Tardi's work is not poetry, like Wazem's, but it is surpassingly accomplished prose. Like prose, Tardi's adaptation is clear and evocative, with the emphasis on the former. In short, the book is an absorbing mystery novel, enhanced by Tardi's graphic skills.
CIVILIZATION'S LAST OUTPOST. If I happen to be caught in a longer-than-usual line at check-out at the supermarket, I pick up and read the tabloids that are usually arrayed in profusion near the cash register. I figure that management has placed them there to provide reading matter for customers in lines. It's a simple courtesy, I feel. But it's also a strategy: by giving us something to read, we don't notice how long we're standing in line, and so we'll come back again some day. Occasionally, I buy one of the tabloids. Usually, when I do, it's Weekly World News. This one is more outrageous than just about any publication on the planet.
The first one I bought, many years ago, had two front-page headlines that were absolutely irresistible. One screamed out that a man's head had been blown off with an exploding cigar. The other proclaimed that a quadriplegic had saved his father's life by rolling four miles to obtain help when his father's tractor had rolled over on the old man. Alas, I lost this one, a genuine classic. Later, I bought one with a photograph of the Loch Ness monster on the cover. Well, I bethought myself, at least that mystery is solved: with photographic evidence before us, how can we doubt the existence of Nessie? A few months ago, the WWN ran a front-page story about the hairless monkey that Saddam and Osama bin Laden had adopted.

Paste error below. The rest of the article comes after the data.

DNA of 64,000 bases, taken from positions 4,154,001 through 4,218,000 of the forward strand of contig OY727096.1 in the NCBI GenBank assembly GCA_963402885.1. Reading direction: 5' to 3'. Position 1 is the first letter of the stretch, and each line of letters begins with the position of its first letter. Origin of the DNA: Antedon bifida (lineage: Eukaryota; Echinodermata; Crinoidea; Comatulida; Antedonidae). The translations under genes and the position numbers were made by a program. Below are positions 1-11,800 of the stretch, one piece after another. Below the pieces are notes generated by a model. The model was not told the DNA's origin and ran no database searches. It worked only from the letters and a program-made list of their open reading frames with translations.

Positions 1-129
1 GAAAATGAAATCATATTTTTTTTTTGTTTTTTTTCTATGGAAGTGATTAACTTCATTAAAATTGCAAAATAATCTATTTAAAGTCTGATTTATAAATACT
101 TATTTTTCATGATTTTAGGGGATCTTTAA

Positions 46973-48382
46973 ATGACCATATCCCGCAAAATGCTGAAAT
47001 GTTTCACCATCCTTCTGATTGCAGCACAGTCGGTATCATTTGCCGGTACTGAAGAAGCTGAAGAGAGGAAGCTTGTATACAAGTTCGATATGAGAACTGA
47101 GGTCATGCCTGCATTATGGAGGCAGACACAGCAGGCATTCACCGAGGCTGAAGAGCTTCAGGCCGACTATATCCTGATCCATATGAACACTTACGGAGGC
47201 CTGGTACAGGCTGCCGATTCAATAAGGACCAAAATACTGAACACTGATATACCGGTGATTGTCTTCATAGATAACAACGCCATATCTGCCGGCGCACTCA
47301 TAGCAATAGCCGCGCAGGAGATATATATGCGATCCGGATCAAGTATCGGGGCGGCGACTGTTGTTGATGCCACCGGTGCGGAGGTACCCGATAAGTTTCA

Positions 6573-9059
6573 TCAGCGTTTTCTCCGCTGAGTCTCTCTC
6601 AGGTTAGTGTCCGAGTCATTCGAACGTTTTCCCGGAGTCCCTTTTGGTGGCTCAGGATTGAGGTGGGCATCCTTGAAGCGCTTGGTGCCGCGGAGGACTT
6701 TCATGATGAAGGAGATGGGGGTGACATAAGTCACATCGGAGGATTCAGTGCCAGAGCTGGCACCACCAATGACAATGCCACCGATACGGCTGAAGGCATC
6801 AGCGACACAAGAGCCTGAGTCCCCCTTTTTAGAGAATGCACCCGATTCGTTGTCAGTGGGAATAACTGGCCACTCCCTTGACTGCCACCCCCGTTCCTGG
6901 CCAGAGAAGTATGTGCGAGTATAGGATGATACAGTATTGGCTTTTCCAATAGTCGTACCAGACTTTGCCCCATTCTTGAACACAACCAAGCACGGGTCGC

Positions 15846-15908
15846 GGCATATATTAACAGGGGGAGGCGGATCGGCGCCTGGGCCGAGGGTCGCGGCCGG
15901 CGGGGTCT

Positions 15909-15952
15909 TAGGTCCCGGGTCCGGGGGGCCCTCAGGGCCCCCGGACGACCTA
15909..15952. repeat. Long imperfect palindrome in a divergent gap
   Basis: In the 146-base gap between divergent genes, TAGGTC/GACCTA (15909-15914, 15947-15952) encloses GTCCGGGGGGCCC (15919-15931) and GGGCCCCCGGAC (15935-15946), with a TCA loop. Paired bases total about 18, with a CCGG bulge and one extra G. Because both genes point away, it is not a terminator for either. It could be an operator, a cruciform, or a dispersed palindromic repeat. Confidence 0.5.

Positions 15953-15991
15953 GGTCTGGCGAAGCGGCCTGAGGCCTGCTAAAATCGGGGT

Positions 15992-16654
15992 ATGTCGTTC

Last week, I bought another one. This one's largest headline announced "Noah's Ark Found in Iraq." Well, anyone can say that, of course, but they had a photograph of it. That's persuasive. Apparently, Saddam has kept the Ark hidden forty feet under one of his palaces. The "gopher-wood ship" was discovered to be littered with the bones of at least 60 extinct species, including winged horses and unicorns. And they also found five more Commandments that were apparently never transmitted to Moses with the other ten. The new Commandments warn against: cloning and stem-cell research, one-world government controlled by multinational corporations, discriminating against people because of their sexual preferences, accumulating riches at the expense of others, and leaving this planet in search of another world.